On October 12th, three of the escaped prisoners and a parolee from the same prison showed up at the Lima jail where Dillinger was incarcerated, pretending to be law enforcement officials. They told the sheriff that they had come to return Dillinger to the Indiana State Prison for violation of his parole. When the sheriff asked to see their credentials, one of the men pulled a gun, shot the sheriff and beat him into unconsciousness. Then taking the keys to the jail, the bandits freed Dillinger, locked the sheriff’s wife and a deputy in a cell, and leaving the sheriff to die on the floor, made their getaway.
Although none of these men had violated federal law, the FBI’s assistance was requested in identifying and locating the criminals. The four men were identified as Harry Pierpont, Russell Clark, Charles Makley, and Harry Copeland.
In the meantime, the Dillinger Gang pulled several bank robberies and plundered the police arsenals at Auburn and Peru, Indiana, stealing several machine guns, rifles, revolvers, ammunition, and several bulletproof vests. On December 14th, John Hamilton, a Dillinger Gang member, shot and killed a police detective in Chicago. A month later, the Dillinger Gang killed a police officer during the robbery of the First National Bank of East Chicago, Indiana. Then they made their way to Florida and, subsequently, to Tucson, Arizona. There, on January 23, 1934, a fire broke out in the hotel where Clark and Makley were hiding under assumed names.
Firemen recognized the men from their photographs and local police arrested them, as well as Dillinger and Harry Pierpont. They also seized three Thompson submachine guns, two Winchester rifles mounted as machine guns, five bulletproof vests, and more than $25,000 in cash, part of it from the East Chicago robbery.
Dillinger was sequestered at the county jail in Crown Point, Indiana to await trial for the murder of the East Chicago police officer. Though authorities boasted that the jail was “escape-proof,” Dillinger threatened the guards with what he claimed later was a wooden gun he had whittled and forced them to open his cell door on March 3, 1934. He grabbed two machine guns, locked up the guards and several trustees, and fled.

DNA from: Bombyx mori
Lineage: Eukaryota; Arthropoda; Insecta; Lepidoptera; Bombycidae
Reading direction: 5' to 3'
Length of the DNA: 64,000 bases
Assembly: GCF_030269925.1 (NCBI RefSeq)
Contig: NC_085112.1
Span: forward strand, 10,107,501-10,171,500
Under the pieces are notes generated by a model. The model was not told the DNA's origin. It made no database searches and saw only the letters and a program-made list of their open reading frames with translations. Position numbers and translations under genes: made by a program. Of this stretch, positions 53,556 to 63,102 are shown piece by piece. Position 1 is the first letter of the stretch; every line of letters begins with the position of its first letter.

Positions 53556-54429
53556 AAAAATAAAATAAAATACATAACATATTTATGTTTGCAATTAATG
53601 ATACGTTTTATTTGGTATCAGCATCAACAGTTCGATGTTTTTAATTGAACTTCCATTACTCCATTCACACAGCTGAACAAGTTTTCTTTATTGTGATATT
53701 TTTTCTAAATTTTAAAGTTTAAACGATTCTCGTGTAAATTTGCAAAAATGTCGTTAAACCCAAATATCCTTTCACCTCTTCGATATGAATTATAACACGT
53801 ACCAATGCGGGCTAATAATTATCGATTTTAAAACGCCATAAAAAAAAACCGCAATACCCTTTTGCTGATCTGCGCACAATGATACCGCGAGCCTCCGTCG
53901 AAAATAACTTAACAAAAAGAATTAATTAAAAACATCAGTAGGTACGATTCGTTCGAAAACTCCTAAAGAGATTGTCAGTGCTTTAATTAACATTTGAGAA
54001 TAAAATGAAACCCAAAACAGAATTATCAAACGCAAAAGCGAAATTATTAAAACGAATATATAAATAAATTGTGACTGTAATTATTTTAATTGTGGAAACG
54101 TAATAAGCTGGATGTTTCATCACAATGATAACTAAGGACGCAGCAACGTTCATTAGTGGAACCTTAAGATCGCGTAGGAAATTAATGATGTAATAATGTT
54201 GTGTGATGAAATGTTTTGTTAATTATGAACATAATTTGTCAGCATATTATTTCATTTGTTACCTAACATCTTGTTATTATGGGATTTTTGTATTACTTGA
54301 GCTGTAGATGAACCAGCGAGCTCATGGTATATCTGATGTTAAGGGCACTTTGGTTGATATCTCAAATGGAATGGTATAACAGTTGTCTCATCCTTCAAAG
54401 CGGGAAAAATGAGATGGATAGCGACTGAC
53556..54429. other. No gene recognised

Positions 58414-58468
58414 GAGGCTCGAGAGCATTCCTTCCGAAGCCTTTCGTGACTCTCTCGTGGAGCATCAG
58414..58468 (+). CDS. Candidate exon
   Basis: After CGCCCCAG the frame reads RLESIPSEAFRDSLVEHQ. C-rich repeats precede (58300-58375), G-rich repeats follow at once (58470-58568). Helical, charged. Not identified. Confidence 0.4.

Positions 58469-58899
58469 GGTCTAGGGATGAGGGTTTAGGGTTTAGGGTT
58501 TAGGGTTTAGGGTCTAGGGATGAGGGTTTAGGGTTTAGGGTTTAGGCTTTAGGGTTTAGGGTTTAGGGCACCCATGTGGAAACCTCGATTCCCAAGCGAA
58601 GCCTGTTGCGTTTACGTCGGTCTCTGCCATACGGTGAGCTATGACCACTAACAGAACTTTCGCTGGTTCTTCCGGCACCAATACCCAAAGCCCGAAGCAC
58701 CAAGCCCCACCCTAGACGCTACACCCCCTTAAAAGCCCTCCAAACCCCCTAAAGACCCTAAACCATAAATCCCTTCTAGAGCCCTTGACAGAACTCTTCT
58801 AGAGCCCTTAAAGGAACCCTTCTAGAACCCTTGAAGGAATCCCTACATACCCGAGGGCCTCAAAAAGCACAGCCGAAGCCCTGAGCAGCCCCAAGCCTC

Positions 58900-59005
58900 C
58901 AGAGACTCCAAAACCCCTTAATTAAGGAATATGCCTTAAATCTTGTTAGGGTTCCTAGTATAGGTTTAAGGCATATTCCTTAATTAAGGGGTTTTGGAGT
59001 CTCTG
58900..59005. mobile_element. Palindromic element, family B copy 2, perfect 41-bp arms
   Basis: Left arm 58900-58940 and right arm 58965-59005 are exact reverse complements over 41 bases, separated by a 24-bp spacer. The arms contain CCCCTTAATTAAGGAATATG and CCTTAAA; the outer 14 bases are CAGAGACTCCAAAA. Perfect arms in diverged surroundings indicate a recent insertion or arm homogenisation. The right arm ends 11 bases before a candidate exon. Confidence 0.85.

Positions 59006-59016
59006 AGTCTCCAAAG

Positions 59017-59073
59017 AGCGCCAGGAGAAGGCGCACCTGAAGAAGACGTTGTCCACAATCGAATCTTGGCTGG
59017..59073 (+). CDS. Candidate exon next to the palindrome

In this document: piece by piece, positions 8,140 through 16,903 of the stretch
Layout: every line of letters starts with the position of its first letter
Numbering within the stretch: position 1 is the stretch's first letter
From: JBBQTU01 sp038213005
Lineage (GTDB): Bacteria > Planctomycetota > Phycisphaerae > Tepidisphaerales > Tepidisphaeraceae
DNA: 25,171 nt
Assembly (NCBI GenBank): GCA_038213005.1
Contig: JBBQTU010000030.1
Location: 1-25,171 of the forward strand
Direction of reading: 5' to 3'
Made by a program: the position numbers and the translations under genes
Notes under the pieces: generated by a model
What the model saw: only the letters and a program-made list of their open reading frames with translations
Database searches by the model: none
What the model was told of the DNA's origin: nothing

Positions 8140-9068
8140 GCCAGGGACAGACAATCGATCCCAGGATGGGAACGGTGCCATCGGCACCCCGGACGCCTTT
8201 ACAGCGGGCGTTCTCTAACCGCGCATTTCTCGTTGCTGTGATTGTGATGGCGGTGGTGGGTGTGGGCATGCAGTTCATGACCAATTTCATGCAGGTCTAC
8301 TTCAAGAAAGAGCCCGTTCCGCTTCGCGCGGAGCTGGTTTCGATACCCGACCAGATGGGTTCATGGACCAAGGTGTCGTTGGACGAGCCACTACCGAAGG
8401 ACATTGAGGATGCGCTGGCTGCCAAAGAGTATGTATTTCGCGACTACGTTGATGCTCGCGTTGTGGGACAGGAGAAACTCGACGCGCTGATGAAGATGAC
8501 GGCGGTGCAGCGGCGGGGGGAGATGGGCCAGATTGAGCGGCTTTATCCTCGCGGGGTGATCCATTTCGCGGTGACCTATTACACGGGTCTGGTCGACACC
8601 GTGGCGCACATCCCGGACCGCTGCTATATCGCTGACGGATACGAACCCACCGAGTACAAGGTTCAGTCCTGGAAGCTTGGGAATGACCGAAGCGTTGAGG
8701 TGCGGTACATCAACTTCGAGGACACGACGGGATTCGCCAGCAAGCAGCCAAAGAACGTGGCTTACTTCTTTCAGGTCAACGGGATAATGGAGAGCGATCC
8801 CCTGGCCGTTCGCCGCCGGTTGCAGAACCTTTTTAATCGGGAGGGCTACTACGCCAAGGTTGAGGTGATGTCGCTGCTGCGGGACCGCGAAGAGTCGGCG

It was then that Dillinger made the mistake that would eventually cost him his life. He stole the sheriff’s car and drove across the Indiana-Illinois line, heading for Chicago. By doing that, he violated the National Motor Vehicle Theft Act, which made it a federal offense to transport a stolen motor vehicle across a state line. Within no time, a federal complaint was sworn to charge Dillinger with the theft of the vehicle, which was recovered in Chicago. After the grand jury returned an indictment, the FBI became actively involved in the nationwide search for Dillinger.
Meanwhile, Pierpont, Makley, and Clark were returned to Ohio and convicted of the murder of the Lima sheriff. Pierpont and Makley were sentenced to death and Clark to life imprisonment. But, in an escape attempt, Makley was killed and Pierpont was wounded. A month later, Pierpont had recovered sufficiently to be executed.
In Chicago, Dillinger joined his girlfriend, Evelyn Frechette. They proceeded to St. Paul, Minnesota where Dillinger teamed up with Homer Van Meter, Lester “Baby Face Nelson” Gillis, Eddie Green, and Tommy Carroll, among others. The gang’s business prospered as they continued robbing banks.
On March 30, 1934, an FBI Agent talked to the manager of the Lincoln Court Apartments in St. Paul, who reported two suspicious tenants using the names of Mr. and Mrs. Hellman. The manager reported that the residents acted nervously and refused to admit the apartment caretaker. The FBI quickly began a surveillance of the apartment and the next day, an agent and a police officer knocked on the door of the apartment. When Evelyn Frechette opened the door, she quickly slammed it shut and the agent called for reinforcements to surround the building.